This story was published in Radio Recall, the journal of the Metropolitan Washington Old-Time Radio Club, published six times per year.
Click here to return to the index of selected articles.
Don't Wait for Movie
by Martin Grams, Jr ©2013
(From Radio Recall, June 2013)
In reference to Apritlssue the WAKE UP
AND LIVE (1937), the movie is presently owned
by 20th Century Fox and Fox rarely screens older
movies on cable TV channels which the studio
feels has no commercial value. Sad fact to make,
but Turner Classic Movies and AMC will not be
screening the movie anytime soon, as suggested
otherwise in your recent issue of RADIO
The film is available on DVD at
www coyerout.com and was screened at a recent
Mid-Atlantic Nostalgia Convention. Any effort to
watch this movie will more than likely result from a
DVD purchase than waiting for a cable TV airing.
Turner rarely licenses from Fox and when they
do, only films that are released to DVO on a
According to the Associated Press, a new
movie about Edgar Bergen and Charlie McCarthy
wilt be coming out soon. The producer of this film
is Bergen's daughter, Candice, and the
screenplay will be based upon her biographical
book, Knock On Wood.
The movie's two other prcx1ucers are James
Francis Trezza and Pad Widener who stated they
want to introduce a new generation to the early
days of vaudeville, where Edgar started. They
have selected Barbara Turner who worked with
them on their film, Pollock, to be the screen writer
Edgar Bergen died at age 75 in 1978; his
dummy, Charlie McCarthy, now resides in the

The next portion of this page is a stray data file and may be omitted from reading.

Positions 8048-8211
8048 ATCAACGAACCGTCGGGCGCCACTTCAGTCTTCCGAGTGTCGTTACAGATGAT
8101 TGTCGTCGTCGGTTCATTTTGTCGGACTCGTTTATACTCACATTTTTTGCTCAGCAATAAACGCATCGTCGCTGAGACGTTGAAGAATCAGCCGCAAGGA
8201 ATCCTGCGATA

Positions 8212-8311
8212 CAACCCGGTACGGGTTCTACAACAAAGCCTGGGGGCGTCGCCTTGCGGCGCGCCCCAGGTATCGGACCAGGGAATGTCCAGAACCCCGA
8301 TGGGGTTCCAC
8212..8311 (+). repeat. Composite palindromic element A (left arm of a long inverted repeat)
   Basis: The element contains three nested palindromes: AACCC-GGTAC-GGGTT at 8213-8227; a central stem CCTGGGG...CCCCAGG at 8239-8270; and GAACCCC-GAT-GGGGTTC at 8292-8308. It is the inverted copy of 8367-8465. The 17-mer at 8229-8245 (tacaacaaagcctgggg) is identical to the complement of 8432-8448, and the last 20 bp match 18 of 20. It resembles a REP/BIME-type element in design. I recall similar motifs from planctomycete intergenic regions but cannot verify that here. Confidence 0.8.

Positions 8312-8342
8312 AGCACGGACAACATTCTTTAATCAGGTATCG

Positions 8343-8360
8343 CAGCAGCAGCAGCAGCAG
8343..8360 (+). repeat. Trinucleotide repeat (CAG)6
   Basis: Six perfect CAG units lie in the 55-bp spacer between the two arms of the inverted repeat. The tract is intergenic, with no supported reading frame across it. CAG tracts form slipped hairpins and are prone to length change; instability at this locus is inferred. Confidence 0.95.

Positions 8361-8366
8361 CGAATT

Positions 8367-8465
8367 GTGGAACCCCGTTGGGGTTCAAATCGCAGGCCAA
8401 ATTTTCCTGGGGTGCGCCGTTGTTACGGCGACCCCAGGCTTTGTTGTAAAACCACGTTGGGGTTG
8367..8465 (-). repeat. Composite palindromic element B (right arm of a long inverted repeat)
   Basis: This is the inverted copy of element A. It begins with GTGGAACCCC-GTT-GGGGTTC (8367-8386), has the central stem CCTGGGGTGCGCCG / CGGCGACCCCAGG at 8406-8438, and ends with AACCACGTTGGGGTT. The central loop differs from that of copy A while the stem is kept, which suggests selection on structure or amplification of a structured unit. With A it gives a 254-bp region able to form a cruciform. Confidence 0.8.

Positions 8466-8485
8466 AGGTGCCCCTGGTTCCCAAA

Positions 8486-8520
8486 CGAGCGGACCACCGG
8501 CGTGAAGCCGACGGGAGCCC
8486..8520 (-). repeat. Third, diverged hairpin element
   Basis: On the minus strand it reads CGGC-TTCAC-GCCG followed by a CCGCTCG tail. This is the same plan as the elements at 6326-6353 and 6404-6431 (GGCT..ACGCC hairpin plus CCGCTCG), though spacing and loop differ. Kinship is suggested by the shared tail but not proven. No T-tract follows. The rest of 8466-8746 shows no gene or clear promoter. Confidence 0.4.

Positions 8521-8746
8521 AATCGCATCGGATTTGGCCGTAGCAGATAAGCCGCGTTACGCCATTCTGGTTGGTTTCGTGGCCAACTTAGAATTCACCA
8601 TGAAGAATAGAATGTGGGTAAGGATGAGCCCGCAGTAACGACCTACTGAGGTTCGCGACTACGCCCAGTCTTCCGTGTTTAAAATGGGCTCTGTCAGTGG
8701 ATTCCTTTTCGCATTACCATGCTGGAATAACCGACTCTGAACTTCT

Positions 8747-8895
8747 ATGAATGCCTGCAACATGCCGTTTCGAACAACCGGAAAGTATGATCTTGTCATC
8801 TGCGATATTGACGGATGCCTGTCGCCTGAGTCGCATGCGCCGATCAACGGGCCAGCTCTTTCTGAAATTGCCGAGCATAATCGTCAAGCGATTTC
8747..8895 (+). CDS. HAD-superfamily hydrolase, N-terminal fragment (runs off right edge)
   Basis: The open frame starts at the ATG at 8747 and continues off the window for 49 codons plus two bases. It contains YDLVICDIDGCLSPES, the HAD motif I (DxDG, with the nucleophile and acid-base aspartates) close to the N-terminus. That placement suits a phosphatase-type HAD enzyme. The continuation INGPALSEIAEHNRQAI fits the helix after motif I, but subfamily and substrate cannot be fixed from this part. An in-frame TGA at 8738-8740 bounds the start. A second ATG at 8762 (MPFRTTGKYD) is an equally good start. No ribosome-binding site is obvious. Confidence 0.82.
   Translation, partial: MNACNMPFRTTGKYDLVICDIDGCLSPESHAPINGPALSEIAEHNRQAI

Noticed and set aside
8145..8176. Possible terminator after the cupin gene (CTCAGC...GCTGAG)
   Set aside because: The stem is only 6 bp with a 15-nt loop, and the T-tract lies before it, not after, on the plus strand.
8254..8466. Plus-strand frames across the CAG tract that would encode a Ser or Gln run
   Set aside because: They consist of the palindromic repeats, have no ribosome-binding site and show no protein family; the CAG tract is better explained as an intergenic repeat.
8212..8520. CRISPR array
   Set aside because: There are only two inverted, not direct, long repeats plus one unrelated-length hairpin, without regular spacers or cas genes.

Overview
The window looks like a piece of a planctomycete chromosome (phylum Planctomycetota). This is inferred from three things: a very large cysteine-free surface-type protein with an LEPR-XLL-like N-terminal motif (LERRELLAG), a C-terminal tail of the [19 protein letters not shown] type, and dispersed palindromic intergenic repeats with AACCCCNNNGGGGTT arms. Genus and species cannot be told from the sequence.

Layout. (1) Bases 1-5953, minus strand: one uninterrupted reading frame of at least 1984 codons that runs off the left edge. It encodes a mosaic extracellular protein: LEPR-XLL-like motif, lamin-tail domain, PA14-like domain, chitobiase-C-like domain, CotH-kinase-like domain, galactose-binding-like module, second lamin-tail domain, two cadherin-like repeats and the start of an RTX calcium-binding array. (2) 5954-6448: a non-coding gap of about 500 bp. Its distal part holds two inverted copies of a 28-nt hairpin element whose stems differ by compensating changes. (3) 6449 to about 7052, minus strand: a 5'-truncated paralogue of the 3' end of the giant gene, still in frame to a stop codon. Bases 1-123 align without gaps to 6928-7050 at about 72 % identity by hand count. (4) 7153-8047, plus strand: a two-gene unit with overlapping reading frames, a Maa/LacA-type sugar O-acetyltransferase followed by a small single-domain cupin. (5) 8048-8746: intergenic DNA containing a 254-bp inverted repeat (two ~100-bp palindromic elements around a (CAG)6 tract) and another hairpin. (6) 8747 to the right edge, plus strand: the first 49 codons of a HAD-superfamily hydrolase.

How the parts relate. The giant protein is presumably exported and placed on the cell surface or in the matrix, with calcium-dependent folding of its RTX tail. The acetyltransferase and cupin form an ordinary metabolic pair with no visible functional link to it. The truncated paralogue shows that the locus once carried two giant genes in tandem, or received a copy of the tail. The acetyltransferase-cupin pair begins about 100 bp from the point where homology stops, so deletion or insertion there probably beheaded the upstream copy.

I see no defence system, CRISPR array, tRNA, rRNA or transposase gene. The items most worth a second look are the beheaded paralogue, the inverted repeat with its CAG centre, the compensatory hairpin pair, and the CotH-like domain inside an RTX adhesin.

Smithsonian Museum. The three foot high
wooden character always got all the best lines in
their radio show.
A release date for this motion picture has not
been announced yet.
The Library of Congress recently acquired the
massive collection of audiovisual materials
generated by sports broadcaster, Bob Wolff. The
Library's tentative inventory indicates about 1500
items (discs, reels, cassettes, video and motion
picture film) totaling 2000 hours of footage.
Wolff, whom the GUinness Book of Records
designated as the longest serving sports
broadcaster donated his 74 years of audio and
. visual archives to the Library. About a fourth of the
collection will be digitalized and later made
Radio Annual of 1938 reported that the 1 st
patent on the wireless went to Dr. Mahlon Loomis
of Washington, DC on June 30, 1872. That would
make it 22 years before Marconi sent out wireless
signals on his father's estate. Loomis, a D.C.
dentist, beamed radio signals in the mountains
near Terra Alta, WV. Radio's first inventor is open
to debate. (See Dan Hughes' article on another
"first radio inventor" Nathan Stubblefield of KY in
our August 2010 issue, which you can read on
the club web site under RADIO RECALL.)